Helen Cantrell

Helen Cantrell

An Artist’s Journey

By Richard Malinsky, Arts Editor

I have long been an admirer of Helen Cantrell’s gestural abstract paintings, and was delighted to be able to spend some time with her exploring her early beginnings, influences, and her recent successes.

Helen knew she wanted to be an artist early in her childhood growing up in the Midwest. She remembered at seven or eight being totally mesmerized by the Big Box of Crayola crayons, and recalled the “yummy fuchsias, brilliant chartreuse, and the whole ranges of blues.”

After high school, she attended Washington University School of Fine Art in St. Louis, MO, for two years. Financial pressures forced her early withdrawal, and in the midst of the social unrest and restlessness of the late ’60s, she migrated to New York City and found a job as an apprentice typesetter. That training blossomed into a full-time career for many years. Whenever the art muse surfaced, she took weekend classes at the Art Students League, even a painting class with Will Barnet.

After the death of her mother, she began to feel like she had never really given her art the chance it deserved. She dedicated some part of every day to something art related—even if it was simply thumbing through an art periodical to reignite the spark. It took several years before she began to paint again.

After retiring from the typesetting service, she and her husband moved to Connecticut.

She described the experience as “like a whole different planet, seeing the sky and light and air all around me all the time. And grass and trees and flowers. And ever since then, I have worked at painting and doing printmaking full time.” Her painting “Merritt Parkway Rain” captures the excitement of traveling from the city to the Connecticut countryside.

Helen Cantrell, Merritt Parkway Rain, 1984. Pencil and oil pastel, 4” x 6”

Feeling a need for professional guidance, she attended the noted School of the Museum of Fine Arts in Boston, MA, for two years, with a focus in printmaking. “City Burn Matrix”, with its reference to 9/11, is representative of this period. She returned to Connecticut refreshed, totally committed, and ready to fearlessly make her mark.

Helen Cantrell, City Burn Matrix, 2003. Xerox transfer print, 30” x 22”

The physical quality and spontaneity of Joan Mitchell, the elegant composition of Richard Diebenkorn, and the early work of Wolf Kahn have informed her painting for the past twenty years. Her color is fused with energy complemented by her passionate gestural brushwork. She frequently works from photographs of things that catch her eye, and then creates a framework of light and structure to evoke a mood and place. She’s not afraid to let an expressionistic image become a focal point.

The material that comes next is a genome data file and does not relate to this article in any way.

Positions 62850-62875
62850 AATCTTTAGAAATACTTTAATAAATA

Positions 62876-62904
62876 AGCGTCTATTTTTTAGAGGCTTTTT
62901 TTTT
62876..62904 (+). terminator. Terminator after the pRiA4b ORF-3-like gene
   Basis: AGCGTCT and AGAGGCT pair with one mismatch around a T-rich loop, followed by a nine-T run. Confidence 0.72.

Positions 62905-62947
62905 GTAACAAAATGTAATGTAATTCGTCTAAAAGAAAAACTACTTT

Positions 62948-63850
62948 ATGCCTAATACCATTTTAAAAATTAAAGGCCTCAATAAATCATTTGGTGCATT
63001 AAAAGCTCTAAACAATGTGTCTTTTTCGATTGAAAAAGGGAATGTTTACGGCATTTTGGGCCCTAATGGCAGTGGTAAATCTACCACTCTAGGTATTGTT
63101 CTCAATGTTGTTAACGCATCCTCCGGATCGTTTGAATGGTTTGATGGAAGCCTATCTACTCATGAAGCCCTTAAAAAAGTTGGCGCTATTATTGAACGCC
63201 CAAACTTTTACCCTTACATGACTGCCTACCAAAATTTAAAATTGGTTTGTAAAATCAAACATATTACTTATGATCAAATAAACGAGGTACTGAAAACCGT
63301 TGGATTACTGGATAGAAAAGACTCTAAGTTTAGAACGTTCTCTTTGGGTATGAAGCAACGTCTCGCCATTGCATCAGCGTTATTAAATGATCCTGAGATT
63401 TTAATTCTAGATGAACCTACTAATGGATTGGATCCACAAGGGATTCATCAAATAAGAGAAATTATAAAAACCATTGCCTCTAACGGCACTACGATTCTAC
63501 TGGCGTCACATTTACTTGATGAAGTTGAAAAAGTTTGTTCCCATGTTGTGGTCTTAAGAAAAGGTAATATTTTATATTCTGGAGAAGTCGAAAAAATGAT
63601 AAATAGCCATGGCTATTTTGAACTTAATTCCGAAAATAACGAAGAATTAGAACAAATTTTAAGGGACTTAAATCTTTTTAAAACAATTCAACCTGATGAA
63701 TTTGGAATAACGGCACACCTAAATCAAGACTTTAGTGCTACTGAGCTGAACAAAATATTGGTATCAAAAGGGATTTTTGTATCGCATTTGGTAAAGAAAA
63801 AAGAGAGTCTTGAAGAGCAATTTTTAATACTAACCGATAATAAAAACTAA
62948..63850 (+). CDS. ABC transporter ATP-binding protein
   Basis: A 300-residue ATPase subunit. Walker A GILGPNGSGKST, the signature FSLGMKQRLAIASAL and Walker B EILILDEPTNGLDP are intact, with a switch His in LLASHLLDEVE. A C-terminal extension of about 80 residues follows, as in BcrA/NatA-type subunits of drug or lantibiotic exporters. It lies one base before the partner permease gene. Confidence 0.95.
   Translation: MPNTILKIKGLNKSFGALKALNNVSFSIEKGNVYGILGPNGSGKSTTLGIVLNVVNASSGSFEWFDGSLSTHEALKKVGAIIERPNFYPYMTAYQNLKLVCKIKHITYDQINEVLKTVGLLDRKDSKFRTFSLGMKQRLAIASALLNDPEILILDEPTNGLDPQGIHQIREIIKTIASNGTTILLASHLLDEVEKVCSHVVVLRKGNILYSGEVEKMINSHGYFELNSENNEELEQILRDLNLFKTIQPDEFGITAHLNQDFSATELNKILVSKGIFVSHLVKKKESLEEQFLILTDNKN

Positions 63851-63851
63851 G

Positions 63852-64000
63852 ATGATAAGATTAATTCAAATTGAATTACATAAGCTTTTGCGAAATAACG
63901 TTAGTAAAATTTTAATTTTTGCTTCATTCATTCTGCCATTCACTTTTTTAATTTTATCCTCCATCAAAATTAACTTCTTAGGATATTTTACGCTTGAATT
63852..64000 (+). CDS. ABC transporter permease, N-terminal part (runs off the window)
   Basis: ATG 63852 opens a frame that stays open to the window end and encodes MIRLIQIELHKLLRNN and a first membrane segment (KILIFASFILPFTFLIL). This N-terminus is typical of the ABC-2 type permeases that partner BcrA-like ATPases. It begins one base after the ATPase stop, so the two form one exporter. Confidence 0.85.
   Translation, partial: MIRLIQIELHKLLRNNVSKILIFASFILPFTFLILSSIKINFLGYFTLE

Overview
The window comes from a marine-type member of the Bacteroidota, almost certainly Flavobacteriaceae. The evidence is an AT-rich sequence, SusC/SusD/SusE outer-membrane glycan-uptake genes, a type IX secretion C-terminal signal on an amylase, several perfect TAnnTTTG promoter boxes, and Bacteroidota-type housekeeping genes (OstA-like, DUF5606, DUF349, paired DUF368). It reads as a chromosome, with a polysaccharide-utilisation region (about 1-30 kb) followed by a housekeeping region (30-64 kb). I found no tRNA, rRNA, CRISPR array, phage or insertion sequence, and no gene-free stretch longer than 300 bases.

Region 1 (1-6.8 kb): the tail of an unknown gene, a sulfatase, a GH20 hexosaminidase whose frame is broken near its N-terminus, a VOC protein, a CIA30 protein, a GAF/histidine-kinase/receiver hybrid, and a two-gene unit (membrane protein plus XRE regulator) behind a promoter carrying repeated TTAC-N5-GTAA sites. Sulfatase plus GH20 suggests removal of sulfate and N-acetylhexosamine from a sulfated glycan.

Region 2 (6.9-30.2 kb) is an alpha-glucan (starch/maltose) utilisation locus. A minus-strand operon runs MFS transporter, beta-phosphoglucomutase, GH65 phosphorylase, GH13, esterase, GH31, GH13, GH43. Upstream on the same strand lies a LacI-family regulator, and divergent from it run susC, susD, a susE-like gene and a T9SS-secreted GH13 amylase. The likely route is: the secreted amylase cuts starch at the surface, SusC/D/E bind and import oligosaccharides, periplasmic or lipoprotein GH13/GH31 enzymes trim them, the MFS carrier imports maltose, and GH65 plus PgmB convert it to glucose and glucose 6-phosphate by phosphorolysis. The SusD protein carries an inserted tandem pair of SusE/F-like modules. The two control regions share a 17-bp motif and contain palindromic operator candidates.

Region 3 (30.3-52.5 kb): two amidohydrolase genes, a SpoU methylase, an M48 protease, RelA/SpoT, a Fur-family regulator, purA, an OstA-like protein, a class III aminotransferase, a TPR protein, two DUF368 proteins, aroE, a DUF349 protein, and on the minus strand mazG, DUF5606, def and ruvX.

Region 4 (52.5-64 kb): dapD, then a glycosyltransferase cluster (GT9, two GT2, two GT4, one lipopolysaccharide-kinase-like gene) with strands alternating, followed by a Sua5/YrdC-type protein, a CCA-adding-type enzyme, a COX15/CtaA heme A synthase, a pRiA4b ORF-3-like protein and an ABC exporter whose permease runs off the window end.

The large “Las Vegas” painting was based on a glimpse at the airport. She states, “Those dark glittering glass buildings, that black pyramid, those fantastical palaces, all in the dry wide desert surrounded by barren, red, scary mountains, fascinate me. Kind of like the land of Oz.” After emphasizing the building’s blue-black verticality, she said she still felt it needed something sensational: “So I took a big brush and splattered runs and drips of blue down the center. Because what’s more magical than water in the desert?”

Helen Cantrell, Las Vegas. Oil on canvas, 49” x 48”

Cantrell is in love with oil paint—its physicality, thickness, thinness, how you can carve into it, and as she says, “fling it around.” She combines these attributes to produce a sumptuous surface of color as seen in “Harlem River Bridge Snow,” with its saturated heavy wet raspberry-sherbet sky and chartreuse bridge structure, distant in the swirling snow. She states, “It’s about the excitement of going into New York City, crossing the Harlem River heading into Grand Central Station, with candied Christmas colors and a delicious sense of cold outside.”

Helen Cantrell, Harlem River Bridge Snow. Oil on canvas, 36” x 48”

Over the past seventeen years, Cantrell has amassed an impressive exhibition list that includes numerous awards and prizes. Most recently, adjudicator Douglas Hyland, former Director of the New Britain Museum of Art, awarded “Salt Marsh Radiant Pink” (pictured below) First Prize at the 75th Annual Connecticut Artists Juried Exhibition held at the Slater Memorial Museum of Art, Norwich, CT.

Helen Cantrell, Salt Marsh Radiant Pink. Oil on canvas, 48” x 48”

Helen Cantrell’s solo exhibition Helen Cantrell: A Sense of Place is open from May 24th–July 28th, 2019, at The White Gallery in Lakeville, CT.

See her work in WTP Vol. VII #4

Copyright 2019 Woven Tale Press LLC. All Rights Reserved

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